As a long-time fan of the film, I'm glad to have finally seen the full thing. It's an iconic marvel, an artistic triumph that's, somehow, just as hypnotic now as it must've been in post-WWI Germany. That said, actually wading through the scenes without some sort of huge, dazzling art deco set piece, well, it can feel like work. I needed four sittings to get through this two-and-a-half hour behemoth, and I was personally invested before it hit my media shelf. First-timers will, no doubt, find it smothering. Deeply influential as a production, astounding as a purely visual showpiece, but critically flawed as a whole. Now excuse me while I revisit a few tunes from the 1984 release.
Medicore Comedy Meets a Basic, Digestible Sci-Fi Theme
A silly bit of '80s science fiction, in which a disgraced fighter pilot (Dennis Quaid) is shrunken to microscopic size (by way of... spinning really fast?) and then accidentally injected into Martin Short's ass. Whilst dodging fat cells and fighting the tides of a blood stream, Quaid dutifully explores the inner recesses of Short's body and, eventually, establishes contact with his unwitting host to guide himself towards salvation. Toss in a flaky supporting appearance by Meg Ryan, which almost instantly spawns a love triangle, and you've got the jist.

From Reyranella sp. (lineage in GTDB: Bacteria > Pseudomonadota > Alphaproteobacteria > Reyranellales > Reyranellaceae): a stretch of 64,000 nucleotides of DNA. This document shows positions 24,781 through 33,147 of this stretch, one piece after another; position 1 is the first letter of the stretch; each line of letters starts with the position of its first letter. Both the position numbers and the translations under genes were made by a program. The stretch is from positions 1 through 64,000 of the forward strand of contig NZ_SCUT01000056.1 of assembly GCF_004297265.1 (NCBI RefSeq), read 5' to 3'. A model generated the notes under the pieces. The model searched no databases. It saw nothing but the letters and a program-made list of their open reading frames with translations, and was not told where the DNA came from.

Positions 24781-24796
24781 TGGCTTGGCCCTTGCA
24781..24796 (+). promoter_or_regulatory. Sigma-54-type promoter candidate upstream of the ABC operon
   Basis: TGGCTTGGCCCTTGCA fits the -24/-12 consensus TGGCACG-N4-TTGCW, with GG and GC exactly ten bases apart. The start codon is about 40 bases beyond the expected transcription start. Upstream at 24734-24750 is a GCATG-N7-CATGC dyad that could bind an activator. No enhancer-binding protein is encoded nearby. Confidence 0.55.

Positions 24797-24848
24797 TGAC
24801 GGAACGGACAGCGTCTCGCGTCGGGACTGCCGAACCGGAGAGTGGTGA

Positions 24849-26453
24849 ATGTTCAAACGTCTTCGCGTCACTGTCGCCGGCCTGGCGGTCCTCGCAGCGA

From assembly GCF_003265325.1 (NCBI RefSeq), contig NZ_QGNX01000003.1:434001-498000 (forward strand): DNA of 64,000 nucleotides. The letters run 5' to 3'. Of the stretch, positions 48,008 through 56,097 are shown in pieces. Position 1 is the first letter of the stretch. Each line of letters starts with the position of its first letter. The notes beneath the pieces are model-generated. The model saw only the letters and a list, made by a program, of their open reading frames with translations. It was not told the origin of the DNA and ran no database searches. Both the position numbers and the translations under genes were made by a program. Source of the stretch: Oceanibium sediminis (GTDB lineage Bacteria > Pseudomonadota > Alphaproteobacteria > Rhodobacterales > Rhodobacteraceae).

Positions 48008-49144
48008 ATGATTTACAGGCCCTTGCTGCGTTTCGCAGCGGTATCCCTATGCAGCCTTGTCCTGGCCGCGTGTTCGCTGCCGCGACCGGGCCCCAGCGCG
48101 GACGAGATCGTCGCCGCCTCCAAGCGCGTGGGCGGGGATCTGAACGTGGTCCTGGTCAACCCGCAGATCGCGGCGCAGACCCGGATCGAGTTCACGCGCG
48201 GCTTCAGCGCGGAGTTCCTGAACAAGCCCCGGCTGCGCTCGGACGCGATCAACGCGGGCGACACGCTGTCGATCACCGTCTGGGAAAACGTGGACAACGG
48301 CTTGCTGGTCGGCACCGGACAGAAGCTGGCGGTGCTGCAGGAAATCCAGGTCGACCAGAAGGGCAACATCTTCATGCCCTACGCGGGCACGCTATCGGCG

It's even dumber than it sounds. Many of Innerspace's best moments are when it embraces that truth and leans into the idiocy - the story's mustache-twirling villains are all playfully over-the-top - but it's wishy-washy about that and doesn't always seem like it's completely in on its own jokes. The plot is super redundant, too, with its heroes escaping capture no less than five different times and way too many evil masterminds / sinister henchmen crammed into the scenery. It does boast some decent special effects, and Short's energetic brand of physical humor is good for a few simplistic laughs, but otherwise it's just your basic cable-friendly time filler.
Harold Lloyd, a Master of Anticipation, Manipulates Audiences Like a Puppeteer
Pretty standard silent comedy from Harold Lloyd, with a timeless, unforgettable third act. The setup is basic enough; it's the well-worn yarn of an ambitious young go-getter who moves to the city and finds that getting rich quick isn't quite as easy as he'd expected. He puts on an act for correspondence, boasting of a high-dollar lifestyle and shipping gifts to his girl while rent on his meager apartment goes unpaid; unwittingly spinning himself a flimsy web that tangles when the aforementioned love interest pops in for an unannounced visit. That leads to a few good bits of physical comedy, some crafty sleight of hand, several near-misses, but the premise drags after a while and the action is too often interrupted by unnecessary title cards.
It's only when he stumbles into a chance to actually make that long-sought bank, climbing the face of a twelve-story building as a promotional stunt, that the picture really hits its stride and jumps to a new level. Lloyd is incredible in these scenes, expertly toying with our anticipation and tempting fate with every step. He teeters on the brink (and even tumbles over the edge) countless times, always with a new gimmick or snare to up the ante, while the spectacular camera angles ensure that a crucial, cringing sense of risk is never lost.